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July 1, 2022

'He couldn't open jars, couldn't turn a doorknob.' What was wrong?

Daily Briefing

    A 69-year-old man had peripheral neuropathy, but for six years, doctors couldn't explain how or why he developed the condition—or how to treat it. Then, a special test confirmed the cause—a rare underlying condition with just 10,000 other cases in the world, Lisa Sanders writes for the New York Times Magazine.

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    Seeing 'a whole lineup of specialists'

    Six years ago, the man noticed that the feeling in his fingers started to disappear, followed by their strength.

    Eventually, his symptoms became so severe that he had to give up golf "after he nearly clobbered a friend; his club flew right out of his hands at the end of his stroke," Sanders writes. "Missed him by inches."

    At the time, there were many simple things the man could not do. "He couldn't open jars, couldn't turn a doorknob. His wife got him a special tool so he could button his own shirts. He had to wear slip-on shoes. He couldn't even cut up his own meat," Sanders notes. "He had always been independent, and each new loss felt devastating."

    A few years before he gave up golf, the man's doctor sent him to a neurologist who diagnosed him with carpal-tunnel syndrome and told him to rest and use splints to ease his symptoms—but it didn't help.

    It soon became clear that the problem was not isolated. "His feet began to burn, and then they, too, lost their ability to feel," Sanders writes. "Ultimately he felt as if he were walking on wooden blocks. Then his legs started to feel weak."

    After the man had seen "a whole lineup of specialists," almost every doctor agreed that he had a peripheral neuropathy—a loss of nerve function in his hands, feet, arms, and legs. "But why he had it, where it came from and how it could be stopped—those essentials continued to elude them," Sanders writes.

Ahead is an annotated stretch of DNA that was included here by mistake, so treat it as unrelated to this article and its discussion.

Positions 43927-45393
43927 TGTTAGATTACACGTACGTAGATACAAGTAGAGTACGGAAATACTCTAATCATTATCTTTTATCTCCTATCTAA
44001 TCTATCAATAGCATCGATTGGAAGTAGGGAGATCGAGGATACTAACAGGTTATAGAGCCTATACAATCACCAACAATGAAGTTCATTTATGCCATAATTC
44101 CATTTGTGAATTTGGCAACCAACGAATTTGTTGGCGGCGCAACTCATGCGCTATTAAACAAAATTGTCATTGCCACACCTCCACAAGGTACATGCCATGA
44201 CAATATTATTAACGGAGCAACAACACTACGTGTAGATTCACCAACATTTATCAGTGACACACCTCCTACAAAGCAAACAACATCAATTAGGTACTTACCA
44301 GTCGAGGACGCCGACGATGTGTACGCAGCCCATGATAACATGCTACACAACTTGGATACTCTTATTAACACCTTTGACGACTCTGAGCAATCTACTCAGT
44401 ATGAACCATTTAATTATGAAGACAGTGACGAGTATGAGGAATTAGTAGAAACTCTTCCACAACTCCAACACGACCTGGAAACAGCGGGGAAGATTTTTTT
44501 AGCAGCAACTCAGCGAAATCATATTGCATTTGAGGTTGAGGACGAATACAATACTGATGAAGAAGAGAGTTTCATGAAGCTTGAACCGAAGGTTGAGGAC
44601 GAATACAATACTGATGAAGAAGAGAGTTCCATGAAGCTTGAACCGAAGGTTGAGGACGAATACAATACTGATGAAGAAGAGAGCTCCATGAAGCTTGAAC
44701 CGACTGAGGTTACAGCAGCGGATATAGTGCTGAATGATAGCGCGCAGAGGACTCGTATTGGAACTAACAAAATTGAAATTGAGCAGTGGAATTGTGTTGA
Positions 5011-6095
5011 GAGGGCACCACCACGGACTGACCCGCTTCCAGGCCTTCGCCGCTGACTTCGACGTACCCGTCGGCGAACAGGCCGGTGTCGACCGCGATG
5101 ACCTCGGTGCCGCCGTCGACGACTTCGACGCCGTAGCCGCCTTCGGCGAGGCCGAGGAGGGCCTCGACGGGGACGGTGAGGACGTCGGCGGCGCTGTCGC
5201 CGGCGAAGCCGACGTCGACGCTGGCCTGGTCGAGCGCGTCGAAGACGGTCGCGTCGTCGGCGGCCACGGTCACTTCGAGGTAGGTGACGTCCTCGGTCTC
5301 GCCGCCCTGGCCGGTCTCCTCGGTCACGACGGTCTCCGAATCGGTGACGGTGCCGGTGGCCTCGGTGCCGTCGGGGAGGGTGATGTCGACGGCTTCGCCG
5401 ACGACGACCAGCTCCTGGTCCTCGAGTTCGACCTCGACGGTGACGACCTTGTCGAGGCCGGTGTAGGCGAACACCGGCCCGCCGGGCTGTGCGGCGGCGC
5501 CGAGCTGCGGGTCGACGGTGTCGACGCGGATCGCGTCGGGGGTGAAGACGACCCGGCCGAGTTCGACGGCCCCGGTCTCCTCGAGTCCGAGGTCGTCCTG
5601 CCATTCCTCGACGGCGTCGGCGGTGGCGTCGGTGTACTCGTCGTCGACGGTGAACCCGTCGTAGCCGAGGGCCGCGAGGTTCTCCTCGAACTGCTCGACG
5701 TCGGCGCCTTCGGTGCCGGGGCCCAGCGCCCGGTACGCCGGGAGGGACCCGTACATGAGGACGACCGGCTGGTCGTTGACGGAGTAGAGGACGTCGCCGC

'I know we are going to get to the bottom of this'

    Desperate for answers, the man reached out to the University of Pennsylvania Health System in Philadelphia and got a telehealth appointment with neurologist Mariam Saleeb.

    During the appointment, Saleeb listened as the man recounted his symptoms. "He could hardly walk, and he'd lost nearly 40 pounds over the past few years," Sanders writes. "He was only 69 but felt like an old man."

    When Saleeb asked the man to stand up and show her how he walked, she noticed his awkward gait, "his legs splayed far beyond the width of his hips, giving his movement a Frankenstein's-monster quality, and he couldn't lift the toes on his right foot, so it dragged as he walked," Sanders adds.

    Ultimately, Saleeb determined that she needed to do additional testing and asked the man to come for an in-person visit as soon as possible to identify the cause of his peripheral neuropathy.

    After conducting some tests, Saleeb still was not sure what the man had, but she knew he needed to see someone who was even more specialized. She referred him to a clinic that focused on neuromuscular disease.

    According to Sanders, Margaret Means was the first doctor to voice confidence that they could find a diagnosis. After her exam, she said, "You've really had a lot on your plate, but I know we are going to get to the bottom of this." 

    A few minutes after the exam, Means brought in another doctor named Chafic Karam. After asking the man a few more questions and conducting a short examination, Karam told him that they wanted to take a biopsy of the subcutaneous fat on his abdomen to see if he had a condition known as amyloidosis—a condition that interferes with the body's normal function and causes peripheral neuropathy.  

    Two weeks later, Karam called the patient and confirmed that he had a rare type of amyloidosis that is caused by a genetic abnormality—with just 10,000 other cases in the entire world.

    Stopping the deterioration

    While Karam told the patient there is a 50-50 chance that he had passed this abnormal gene on to his children, none of them have gotten tested, "and the patient is worried about what they might find," Sanders notes. 

    However, the patient is now taking two new medications that are designed to slow the progression of the disease, but they can't undo the damage that has already been done.

    On these drugs, the deterioration of the patient's physical abilities has stopped. "He can still walk, albeit slowly," Sanders writes.  He has also accepted the fact that he will never be able to play golf again. Still, "These days, somehow it's enough just to watch," Sanders adds. (Sanders, New York Times Magazine, 6/30)

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